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Term Sheet — Wednesday, March 1


Good morning, Term Sheet readers. Laura Entis here, filling in for Erin while she’s on vacation. (Please continue to email me any deal listings:

As Erin mentioned yesterday, we’ll be running guest columns while she’s away. Today’s edition is from Sapphire Ventures general partner Nino Marakovic and limited partner Beezer Clarkson, who debate what makes for a better exit—an IPO or an acquisition?

Everyone in the venture-backed technology industry—entrepreneurs, venture capitalists, and limited partners—can probably agree that a healthy exit market is critical. Without sufficient exits, there would be a liquidity gap, which would negatively impact everyone. Yet not all “successful exits” affect all the players in the venture world the same way. Accordingly, there are different views on the best path to liquidity.

Take IPOs. They’ve historically generated amazing returns for employees and investors—more than M&A exits.

But that has changed in recent years. In 2016, of the 513 VC-backed tech exits in the U.S., 499 were M&A events. These M&A exits represent $56.7 billion, versus the mere $9.6 billion exit value from the year’s 14 tech IPOs. Further, for first time since 2008, not a single tech IPO in 2016 saw more than $250 million raised, and only four offerings raised more than $100 million, according to PitchBook data analysis by Sapphire Ventures.

Further, much of the appreciation that used to happen in the public markets is now happening in the private markets, given the increase in late stage investing and “private IPOs.” This can benefit investors able to sell secondary interests, but those deals rarely match the historical returns of a ‘successful’ IPO and ensuing run in the public market markets.

This means an IPO today might not have the same impact for investors, employees and LPs that it used to. Its impact depends on how much of the company’s appreciation happened in the private markets versus the public. Below, we debate the pros and cons. (Sapphire Ventures has a direct growth-stage fund that invests in expansion-stage IT companies as well as an evergreen vehicle that makes LP investments into early-stage venture funds.)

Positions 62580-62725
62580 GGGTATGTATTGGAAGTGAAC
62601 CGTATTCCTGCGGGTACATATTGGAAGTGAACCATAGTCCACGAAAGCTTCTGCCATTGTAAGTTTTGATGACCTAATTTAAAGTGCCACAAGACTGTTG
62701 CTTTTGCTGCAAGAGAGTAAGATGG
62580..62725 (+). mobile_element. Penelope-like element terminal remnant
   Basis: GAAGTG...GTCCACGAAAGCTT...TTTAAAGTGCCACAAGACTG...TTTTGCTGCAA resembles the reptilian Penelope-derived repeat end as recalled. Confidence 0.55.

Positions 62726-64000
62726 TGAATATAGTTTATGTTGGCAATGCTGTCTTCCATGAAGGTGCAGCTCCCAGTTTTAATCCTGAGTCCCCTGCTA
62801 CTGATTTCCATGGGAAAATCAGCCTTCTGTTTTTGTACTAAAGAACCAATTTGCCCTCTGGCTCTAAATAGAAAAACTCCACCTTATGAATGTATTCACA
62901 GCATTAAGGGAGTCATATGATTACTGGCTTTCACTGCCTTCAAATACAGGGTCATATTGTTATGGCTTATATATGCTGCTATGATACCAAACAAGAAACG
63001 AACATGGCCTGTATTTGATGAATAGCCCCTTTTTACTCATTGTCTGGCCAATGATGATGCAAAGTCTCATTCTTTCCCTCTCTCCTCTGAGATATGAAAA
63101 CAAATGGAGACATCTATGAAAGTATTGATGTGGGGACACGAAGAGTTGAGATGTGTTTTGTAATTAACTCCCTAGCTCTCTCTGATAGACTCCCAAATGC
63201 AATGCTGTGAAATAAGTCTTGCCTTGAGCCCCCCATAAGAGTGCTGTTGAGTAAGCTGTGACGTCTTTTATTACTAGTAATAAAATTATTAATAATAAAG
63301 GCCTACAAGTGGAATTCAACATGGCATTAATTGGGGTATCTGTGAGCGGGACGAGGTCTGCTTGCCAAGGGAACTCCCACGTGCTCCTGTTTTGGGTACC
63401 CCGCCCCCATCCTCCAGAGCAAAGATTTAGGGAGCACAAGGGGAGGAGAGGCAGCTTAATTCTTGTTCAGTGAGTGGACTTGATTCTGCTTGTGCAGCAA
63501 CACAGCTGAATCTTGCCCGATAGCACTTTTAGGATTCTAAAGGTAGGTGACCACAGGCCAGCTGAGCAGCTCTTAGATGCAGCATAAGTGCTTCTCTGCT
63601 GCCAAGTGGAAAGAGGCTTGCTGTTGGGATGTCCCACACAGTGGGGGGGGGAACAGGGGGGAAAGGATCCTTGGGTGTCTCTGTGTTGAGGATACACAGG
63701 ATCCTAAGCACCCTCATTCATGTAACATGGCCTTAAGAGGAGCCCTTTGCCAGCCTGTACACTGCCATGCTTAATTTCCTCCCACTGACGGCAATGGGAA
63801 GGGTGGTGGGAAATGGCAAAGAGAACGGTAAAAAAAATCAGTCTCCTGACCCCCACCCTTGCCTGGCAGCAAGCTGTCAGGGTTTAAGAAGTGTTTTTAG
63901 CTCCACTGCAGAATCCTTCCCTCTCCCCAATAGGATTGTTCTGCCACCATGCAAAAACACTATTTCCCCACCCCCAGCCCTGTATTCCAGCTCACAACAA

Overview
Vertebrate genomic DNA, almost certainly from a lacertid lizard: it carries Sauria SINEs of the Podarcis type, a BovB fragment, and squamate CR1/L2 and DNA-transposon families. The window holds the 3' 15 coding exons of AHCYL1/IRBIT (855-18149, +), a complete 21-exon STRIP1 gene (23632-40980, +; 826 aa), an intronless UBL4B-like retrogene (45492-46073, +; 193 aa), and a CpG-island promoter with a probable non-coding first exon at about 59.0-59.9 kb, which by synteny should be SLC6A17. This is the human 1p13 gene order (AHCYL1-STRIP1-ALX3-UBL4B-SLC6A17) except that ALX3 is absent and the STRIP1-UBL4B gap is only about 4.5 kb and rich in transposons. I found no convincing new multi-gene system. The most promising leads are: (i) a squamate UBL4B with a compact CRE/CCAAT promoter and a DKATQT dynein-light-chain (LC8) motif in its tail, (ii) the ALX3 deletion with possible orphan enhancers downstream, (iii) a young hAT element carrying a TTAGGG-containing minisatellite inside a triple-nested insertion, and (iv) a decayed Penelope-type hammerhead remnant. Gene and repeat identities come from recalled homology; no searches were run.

Marakovic: We always seek to invest in companies that we believe will be able to go public one day, and as a result, we have a disproportionately high IPO exit ratio relative to the industry. Of the 41 exits we’ve had since becoming an independent entity six years ago, 16 were IPOs and 25 were M&A.

Typically, the IPO is not just a more successful return from a financial perspective, but it’s an indicator of success in itself: It’s validation that public investors also believe the company is viable and sustainable. Moreover, it puts the company in a better position to really disrupt an industry.  And I think that’s what it’s all about for us—helping create companies that are meaningful and reshape industries.

Clarkson: LPs also care deeply about doing right by the entrepreneur and the company.

IPOs are a very important part of the venture ecosystem. And something LPs look for from the venture funds in which they invest. With that said, when venture funds look to make distributions post-IPO back to their LPs, many LPs prefer cash to receiving public stock. Cash is simpler and cleaner. Not all LPs have internal public stock expertise, so knowing when to hold or sell stock can be complicated or expensive if they have to pay others for guidance.

In addition, some LPs have an internal rule that when they get stock, they must sell it. In practice what happens then is that the stock price can shift between the time the stock is distributed and the time the LPs sell it. If the stock price drops in that time, the carry paid to the venture fund does not take the price the LP sells at into account. Rather the carry is calculated based on a rule agreed upon in advance, for example a five or ten day rolling average pre-distribution.